22 August 2014

Nigeria: Sack of Striking Doctors


THE decision by the federal government to terminate the appointment of striking doctors in its employ following their obduracy not to end the strike they started since July 1, 2014, is as condemnable as the strike itself.

The government, in a surprise move, had through a letter signed by the Permanent Secretary in the Federal Ministry of Health, Hon N. Awute, informed the striking doctors of President Goodluck Jonathan's decision to terminate the Residency Training Appointment, which affected some 16,000 doctors in federal government hospitals nationwide. It immediately brought the striking doctors to the streets in protest. It thus worsened a situation that required an urgent solution in the face of the threat posed by the Ebola Virus Disease (EVD) outbreak.

We are surprised and dismayed that governments at state and federal levels never learn from their experiences when it comes to tackling protracted Labour challenges. Yes, indeed, the apparent ease with which public sector medical professionals abandon their duty posts in pursuit of ephemeral and selfish matters has been roundly condemned by members of the public, and the ground for the ongoing strike was no exception.

The doctors remaining adamant even when the nation is faced with the daunting Ebola emergency smacked of cowardly desertion. Happily enough though, both the federal and state governments have been able to manage the crisis quite commendably, thus making the striking doctors seem irrelevant.

However, we caution that since the sacking of striking workers never yields any positive result but almost always ends with government being forced to reverse itself, it should no longer be deployed as a tool in resolving Labour issues. It is simply not possible to effect mass sacks in the public sector. If the threat is taken to maximum extents, it is soon broken by the Nigerian Labour Congress (NLC) and the Trade Unions Congress (TUC) mobilising the entire work force of the nation against it.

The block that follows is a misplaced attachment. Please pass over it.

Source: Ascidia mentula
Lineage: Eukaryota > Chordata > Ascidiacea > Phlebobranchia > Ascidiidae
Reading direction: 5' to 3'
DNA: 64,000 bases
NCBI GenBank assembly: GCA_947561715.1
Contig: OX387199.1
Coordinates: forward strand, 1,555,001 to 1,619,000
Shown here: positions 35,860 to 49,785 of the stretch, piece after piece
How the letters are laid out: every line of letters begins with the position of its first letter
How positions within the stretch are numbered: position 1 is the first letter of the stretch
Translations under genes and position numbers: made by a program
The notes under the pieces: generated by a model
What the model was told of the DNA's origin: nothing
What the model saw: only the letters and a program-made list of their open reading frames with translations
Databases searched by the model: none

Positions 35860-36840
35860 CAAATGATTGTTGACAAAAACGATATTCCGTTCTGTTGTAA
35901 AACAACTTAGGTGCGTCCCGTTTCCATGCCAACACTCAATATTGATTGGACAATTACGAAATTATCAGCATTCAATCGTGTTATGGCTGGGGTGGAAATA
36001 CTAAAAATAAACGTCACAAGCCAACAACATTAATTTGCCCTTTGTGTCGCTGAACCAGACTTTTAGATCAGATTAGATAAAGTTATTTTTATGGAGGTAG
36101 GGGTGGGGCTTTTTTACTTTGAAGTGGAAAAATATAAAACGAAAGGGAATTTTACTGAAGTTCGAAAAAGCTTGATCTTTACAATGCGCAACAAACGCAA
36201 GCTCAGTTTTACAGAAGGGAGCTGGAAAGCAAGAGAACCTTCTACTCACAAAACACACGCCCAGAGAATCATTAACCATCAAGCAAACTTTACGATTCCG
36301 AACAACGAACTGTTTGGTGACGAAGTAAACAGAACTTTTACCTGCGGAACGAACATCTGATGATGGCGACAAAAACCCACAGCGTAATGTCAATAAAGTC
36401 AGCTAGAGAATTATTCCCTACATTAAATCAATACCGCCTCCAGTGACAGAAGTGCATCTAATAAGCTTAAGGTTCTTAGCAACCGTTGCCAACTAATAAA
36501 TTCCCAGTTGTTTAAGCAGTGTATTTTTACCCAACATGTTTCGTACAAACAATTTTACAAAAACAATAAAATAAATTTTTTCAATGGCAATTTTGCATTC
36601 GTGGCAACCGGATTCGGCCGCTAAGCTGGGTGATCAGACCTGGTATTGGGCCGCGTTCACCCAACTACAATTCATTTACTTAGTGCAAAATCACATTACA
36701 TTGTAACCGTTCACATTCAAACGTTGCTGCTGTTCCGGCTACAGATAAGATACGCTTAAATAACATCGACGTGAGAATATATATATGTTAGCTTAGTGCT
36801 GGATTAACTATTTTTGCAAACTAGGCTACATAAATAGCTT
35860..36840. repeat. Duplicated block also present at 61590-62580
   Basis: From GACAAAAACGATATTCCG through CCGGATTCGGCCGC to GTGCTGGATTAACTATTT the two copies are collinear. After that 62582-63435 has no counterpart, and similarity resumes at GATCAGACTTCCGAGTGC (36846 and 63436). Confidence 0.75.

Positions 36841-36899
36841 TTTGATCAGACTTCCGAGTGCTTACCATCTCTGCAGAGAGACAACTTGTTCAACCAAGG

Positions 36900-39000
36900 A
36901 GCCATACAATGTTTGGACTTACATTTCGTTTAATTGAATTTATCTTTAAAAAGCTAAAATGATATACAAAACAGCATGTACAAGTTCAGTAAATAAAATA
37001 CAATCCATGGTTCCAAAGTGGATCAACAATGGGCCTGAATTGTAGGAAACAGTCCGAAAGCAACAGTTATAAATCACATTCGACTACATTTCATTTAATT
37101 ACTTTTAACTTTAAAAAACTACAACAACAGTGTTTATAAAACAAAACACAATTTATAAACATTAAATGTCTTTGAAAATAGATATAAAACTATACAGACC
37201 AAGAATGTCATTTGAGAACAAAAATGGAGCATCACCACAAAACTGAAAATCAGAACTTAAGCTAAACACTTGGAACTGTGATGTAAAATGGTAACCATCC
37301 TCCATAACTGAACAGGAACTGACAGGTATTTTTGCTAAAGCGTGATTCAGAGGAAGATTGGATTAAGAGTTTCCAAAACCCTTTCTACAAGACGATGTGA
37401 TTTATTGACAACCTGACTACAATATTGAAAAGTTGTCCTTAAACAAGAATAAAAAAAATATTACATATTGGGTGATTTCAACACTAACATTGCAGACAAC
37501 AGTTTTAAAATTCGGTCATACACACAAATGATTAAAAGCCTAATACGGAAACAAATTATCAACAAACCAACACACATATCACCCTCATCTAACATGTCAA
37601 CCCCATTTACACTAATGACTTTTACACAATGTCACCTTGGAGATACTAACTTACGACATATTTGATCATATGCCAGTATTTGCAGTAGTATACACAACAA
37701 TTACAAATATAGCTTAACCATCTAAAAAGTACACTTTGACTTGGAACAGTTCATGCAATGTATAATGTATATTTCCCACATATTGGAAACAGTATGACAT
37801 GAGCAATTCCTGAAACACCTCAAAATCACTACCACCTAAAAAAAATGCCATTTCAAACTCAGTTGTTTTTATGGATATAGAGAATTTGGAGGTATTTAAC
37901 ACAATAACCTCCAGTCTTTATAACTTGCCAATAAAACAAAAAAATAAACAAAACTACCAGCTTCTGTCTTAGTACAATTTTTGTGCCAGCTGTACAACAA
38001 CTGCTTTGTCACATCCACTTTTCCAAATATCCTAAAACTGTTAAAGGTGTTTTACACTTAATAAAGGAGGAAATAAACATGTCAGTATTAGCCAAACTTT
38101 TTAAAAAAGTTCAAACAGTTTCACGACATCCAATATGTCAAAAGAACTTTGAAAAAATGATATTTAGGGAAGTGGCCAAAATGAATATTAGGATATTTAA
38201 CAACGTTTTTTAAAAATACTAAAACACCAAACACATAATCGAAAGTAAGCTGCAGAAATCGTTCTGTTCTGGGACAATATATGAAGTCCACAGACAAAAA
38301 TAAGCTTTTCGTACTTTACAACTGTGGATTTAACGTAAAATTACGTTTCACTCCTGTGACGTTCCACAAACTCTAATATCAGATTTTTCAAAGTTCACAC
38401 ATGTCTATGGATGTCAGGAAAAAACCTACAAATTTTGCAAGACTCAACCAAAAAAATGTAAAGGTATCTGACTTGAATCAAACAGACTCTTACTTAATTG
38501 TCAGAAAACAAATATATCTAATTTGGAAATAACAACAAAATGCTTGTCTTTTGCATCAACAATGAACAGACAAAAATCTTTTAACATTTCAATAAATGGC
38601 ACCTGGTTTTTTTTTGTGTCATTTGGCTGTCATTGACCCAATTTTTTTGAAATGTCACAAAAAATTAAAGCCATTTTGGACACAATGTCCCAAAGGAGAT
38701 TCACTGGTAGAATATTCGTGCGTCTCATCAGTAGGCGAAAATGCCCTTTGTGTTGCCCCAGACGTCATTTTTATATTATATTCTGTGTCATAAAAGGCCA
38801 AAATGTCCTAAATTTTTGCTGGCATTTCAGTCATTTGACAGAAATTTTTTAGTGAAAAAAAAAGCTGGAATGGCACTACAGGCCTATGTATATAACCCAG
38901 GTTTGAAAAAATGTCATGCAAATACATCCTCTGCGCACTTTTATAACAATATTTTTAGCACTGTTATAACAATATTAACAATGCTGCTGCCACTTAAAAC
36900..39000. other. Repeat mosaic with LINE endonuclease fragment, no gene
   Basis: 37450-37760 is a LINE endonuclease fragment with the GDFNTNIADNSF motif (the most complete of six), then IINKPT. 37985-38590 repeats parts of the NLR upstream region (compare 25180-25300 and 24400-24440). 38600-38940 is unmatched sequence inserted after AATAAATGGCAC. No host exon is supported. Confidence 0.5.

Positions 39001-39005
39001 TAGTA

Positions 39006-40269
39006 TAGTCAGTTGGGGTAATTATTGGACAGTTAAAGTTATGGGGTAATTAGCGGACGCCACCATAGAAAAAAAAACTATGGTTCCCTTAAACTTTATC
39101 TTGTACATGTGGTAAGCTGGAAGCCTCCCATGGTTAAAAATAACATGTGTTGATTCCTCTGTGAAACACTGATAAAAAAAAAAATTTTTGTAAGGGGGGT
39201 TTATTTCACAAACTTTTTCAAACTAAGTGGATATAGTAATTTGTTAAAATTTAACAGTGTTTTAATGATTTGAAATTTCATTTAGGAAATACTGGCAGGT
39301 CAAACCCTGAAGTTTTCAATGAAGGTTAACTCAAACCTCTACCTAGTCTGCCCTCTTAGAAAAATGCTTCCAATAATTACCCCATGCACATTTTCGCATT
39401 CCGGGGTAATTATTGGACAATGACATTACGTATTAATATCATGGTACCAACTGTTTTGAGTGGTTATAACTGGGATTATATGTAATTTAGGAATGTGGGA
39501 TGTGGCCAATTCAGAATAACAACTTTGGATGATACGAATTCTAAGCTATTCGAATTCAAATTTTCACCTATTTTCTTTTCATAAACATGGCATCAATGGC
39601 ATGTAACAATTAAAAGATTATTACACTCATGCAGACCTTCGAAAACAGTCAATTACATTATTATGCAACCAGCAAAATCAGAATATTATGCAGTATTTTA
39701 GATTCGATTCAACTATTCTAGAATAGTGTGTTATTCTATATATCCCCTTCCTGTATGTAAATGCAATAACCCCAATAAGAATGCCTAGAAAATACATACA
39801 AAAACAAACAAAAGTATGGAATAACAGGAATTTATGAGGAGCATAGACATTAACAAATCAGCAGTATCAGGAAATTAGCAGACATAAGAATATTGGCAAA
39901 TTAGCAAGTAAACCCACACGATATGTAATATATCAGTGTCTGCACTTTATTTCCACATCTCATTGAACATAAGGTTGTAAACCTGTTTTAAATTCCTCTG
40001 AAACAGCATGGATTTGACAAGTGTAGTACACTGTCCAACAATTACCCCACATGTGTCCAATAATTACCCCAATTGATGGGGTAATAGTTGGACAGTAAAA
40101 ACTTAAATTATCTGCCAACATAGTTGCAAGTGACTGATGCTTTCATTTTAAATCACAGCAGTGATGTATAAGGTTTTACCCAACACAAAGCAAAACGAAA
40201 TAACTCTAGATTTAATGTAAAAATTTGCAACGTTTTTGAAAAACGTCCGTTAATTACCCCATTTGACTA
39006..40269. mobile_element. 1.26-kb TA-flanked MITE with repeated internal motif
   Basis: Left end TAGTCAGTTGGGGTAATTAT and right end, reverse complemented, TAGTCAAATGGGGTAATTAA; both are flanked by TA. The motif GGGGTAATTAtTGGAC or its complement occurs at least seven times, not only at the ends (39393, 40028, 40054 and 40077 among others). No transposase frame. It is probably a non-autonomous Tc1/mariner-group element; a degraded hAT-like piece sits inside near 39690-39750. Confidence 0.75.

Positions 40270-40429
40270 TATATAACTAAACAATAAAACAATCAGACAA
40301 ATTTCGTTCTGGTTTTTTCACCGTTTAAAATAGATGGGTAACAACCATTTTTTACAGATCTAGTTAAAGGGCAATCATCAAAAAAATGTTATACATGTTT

Government, being the institution vested with the power to solve society's problems, must realise that two wrongs cannot make a right. You cannot cut of the head because it has headache. Crisis is part of human interactions, and it requires intelligent, diplomatic and expert handling to resolve it.

The purported mass sacking of workers is not a democratic practice. It is a throwback to the military mentality that depends on threats, intimidation and raw force in tackling human problems, and they always never solve problems at their roots.

We call on the government and their employees in the medical and health sector to resolve their differences amicably, and enunciate strategies for nipping problems in the bud. Workers must also put the nation first even in the pursuit of their legitimate rights.


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